In 2020, LAFLA’s pro bono projects engaged more than 900 volunteers made up of attorneys, law students, undergraduate students, interpreters, community volunteers, and many others. These volunteers contributed more than 25,000 hours, valued at more than $10 million, to help expand LAFLA’s services to help meet the legal needs of the community. During the pandemic, pro bono volunteers went out of their way to represent tenants facing homelessness, domestic violence survivors trapped with their abusers, former foster youth seeking naturalization, previously incarcerated individuals hoping to clear their records, and many others. Also, LAFLA hosted more than 70 remote, volunteer-led legal clinics to serve the community while in-person clinics were suspended. LAFLA is so grateful to be able to call upon its many supportive pro bono partners during times of need.

2020 IMPACT

# of people who qualify for LAFLA services:
0

 million people Living in Poverty across LA County

Value of long-
and short-term
economic benefits
$ 0
,116,300

Calls handled through LAFLA's Call Center

0
0 +

LA County residents received legal help through LAFLA.

Veterans served
0
Percentage of cases that are housing-related
0 %
People helped through medical-legal partnerships
0
21% of clients have limited English proficiency
Clients
speak
19+
languages
72,500+ people helped at clinics, trainings, and outreach events

Who We Help

By Race/Ethnicity

BY GENDER

By Legal Issue

Client Stories

Medical-Legal Partnership Reinstates Benefits for Stroke Survivor

“I never had anybody stick up for me like [my attorney] Andrew did. I’d been down for so long, but now I have the comfort of someone who has my back."

LAFLA and Pro Bono Partner Keep Family Housed During Pandemic

“After receiving help from the legal dream team, it shows me there are still people who really want to help us Angelenos.”

API Community Outreach Project Helps Korean Immigrant and Children Escape Abusive Husband

“It has not been easy, but I believe in myself, and I believe I am strong.”

Financials

Revenue & Support

Income Total: $35,156,583
0%
Government Contracts: $18,021,268
0%
Misc. Contracts: $15,238,344
0%
Grants & Contributions: $1,185,787
0%
Special Events: $711,184
0%

Expenses

Expenses Total: $22,789,141
0%
Program: $17,781,141
0%
Support: $4,510,806
0%
Fundraising: $497,194 
0%

DONATED SERVICES

Expenses, revenue, & support: $10,095,443
0%

Thank You

AT&T Foundation
City Fabrick
Consulado General of Mexico
Equal Justice America, Inc.
Harvard University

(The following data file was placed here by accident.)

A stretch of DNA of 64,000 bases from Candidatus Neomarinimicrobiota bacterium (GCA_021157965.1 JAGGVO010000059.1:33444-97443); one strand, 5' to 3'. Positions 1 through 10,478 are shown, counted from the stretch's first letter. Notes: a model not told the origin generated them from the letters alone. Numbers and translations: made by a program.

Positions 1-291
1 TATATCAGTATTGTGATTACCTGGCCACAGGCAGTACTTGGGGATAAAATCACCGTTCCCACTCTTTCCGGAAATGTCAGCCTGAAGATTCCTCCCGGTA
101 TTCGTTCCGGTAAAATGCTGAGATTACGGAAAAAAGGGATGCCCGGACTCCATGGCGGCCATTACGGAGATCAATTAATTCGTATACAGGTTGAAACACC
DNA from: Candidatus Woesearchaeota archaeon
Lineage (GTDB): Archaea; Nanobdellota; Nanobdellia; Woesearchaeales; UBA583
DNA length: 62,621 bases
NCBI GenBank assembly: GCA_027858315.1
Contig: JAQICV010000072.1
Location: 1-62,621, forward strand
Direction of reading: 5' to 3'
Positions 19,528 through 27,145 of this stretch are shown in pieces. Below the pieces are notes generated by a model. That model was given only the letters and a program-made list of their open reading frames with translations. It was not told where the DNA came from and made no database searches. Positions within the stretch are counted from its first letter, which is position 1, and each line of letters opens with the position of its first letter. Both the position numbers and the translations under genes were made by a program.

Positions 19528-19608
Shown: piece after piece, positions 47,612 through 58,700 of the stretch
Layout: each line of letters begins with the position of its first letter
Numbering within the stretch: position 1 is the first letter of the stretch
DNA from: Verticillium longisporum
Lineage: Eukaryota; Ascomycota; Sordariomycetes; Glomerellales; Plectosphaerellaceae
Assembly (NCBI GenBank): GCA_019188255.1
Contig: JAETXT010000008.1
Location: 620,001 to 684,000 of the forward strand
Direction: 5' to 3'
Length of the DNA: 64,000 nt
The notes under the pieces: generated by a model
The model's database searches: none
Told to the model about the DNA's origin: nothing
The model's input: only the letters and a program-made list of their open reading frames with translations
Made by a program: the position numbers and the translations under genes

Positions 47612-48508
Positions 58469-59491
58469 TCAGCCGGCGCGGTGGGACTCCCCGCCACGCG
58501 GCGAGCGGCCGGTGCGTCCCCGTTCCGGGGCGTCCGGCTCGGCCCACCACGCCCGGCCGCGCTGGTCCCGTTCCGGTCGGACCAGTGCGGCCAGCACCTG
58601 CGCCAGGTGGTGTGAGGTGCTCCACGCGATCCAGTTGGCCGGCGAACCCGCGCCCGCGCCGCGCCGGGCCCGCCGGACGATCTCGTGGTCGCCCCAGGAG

LA Care Health Plan
Liberty Hill Foundation
Lucky Seven Foundation
R.J. and D.A. Munzer Foundation
Skadden Arps Slate Meagher & Flom Fellowship Foundation
Sullivan & Cromwell Foundation
The California Community Foundation
The California Endowment
The Children’s Clinic
The Durfee Foundation
The Elks of Los Angeles Foundation/Los Angeles Lee Linden Foundation
The Josephine S. Gumbiner Foundation
The Ralph M. Parsons Foundation
The Rose Hills Foundation
The Steptoe Foundation
University of California, Los Angeles
USC Fellowships
Venable Foundation, Inc.
W.M. Keck Foundation

ANGEL

Munger, Tolles & Olson 

GUARDIAN ANGEL

Latham & Watkins
Morgan Lewis

GUARDIAN

Gibson Dunn
Kirkland & Ellis
O’Melveny
Quinn Emanuel
Sheppard Mullin

ADVOCATE

City National Bank
Jenner
Loeb & Loeb
Orrick
Cheryl & Haim Saban
TM Financial Forensics, LLC
Universal Music Group

PATRON

AT&T
Edison International
Debra Fischer & Sherwin Frey
Fox Corporation
Gelfand Rennert & Feldman
Hogan Lovells
Manatt, Phelps & Phillips, LLP
Moldex-Metric
Northrop Grumman
Nossaman
Pachulski Stang Ziehl & Jones LLP
Proskauer
Sullivan & Cromwell
Susman Godfrey
Rita Tuzon & Rick Stone

PARTNER

Akin Gump
Elizabeth & Jim Burgess
Covington
EPIC Brokers
Foley & Lardner LLP
Greenberg Glusker
IOA Insurance Services
JAMS
Jones Day
Mayer Brown
Morrison & Foerster
Pasich LLP
Paul Hastings
Reed Smith
Tom Rothman
David Sagal
Seyfarth Shaw
Signature Resolution
Spertus, Landes & Umhofer, LLP
Martin & Karen Tachiki
Jeffrey Taylor
TELACU
Venable

PRESIDENT

Michael Maddigan

VICE PRESIDENT

Amy Lerner Hill

SECRETARY

Amber S. Finch

TREASURER

R. Alexander Pilmer

COMMUNITY COMMITTEE CHAIR

C. Cleo Ray

COMMUNITY COMMITTEE VICE CHAIR

Patricia Vining

BOARD OF DIRECTORS

Karen J. Adelseck 
Eric J. Bakewell
James M. Burgess
Wendy R. Cabil
Colin Cabral
Kyle Casazza
Sean A. Commons
Phyllis Coto
Carissa Coze
Sean Eskovitz
E. Martin Estrada
Joseph B. Farrell
Marc Feinstein
Debra L. Fischer
Felix Garcia
Silvia Hernandez
James E. Hornstein
Robert B. Hubbell
Lynette M. Jones
Zella Knight
Jason Linder
Clementina Lopez
John Maldonado
Louise Mbella
Virginia F. Milstead
Kevin J. Minnick
Phillip Mobley
Fanny Ortiz
Adam S. Paris
Joseph Paunovich
Craig O. Roberts
David Lewis Sagal
Kareen Sandoval
Kahn A. Scolnick
Marc M. Seltzer
Linus Shentu
Jeff A. Taylor
Ronald B. Turovsky
Brianne Wiese

Dear Friends and Supporters,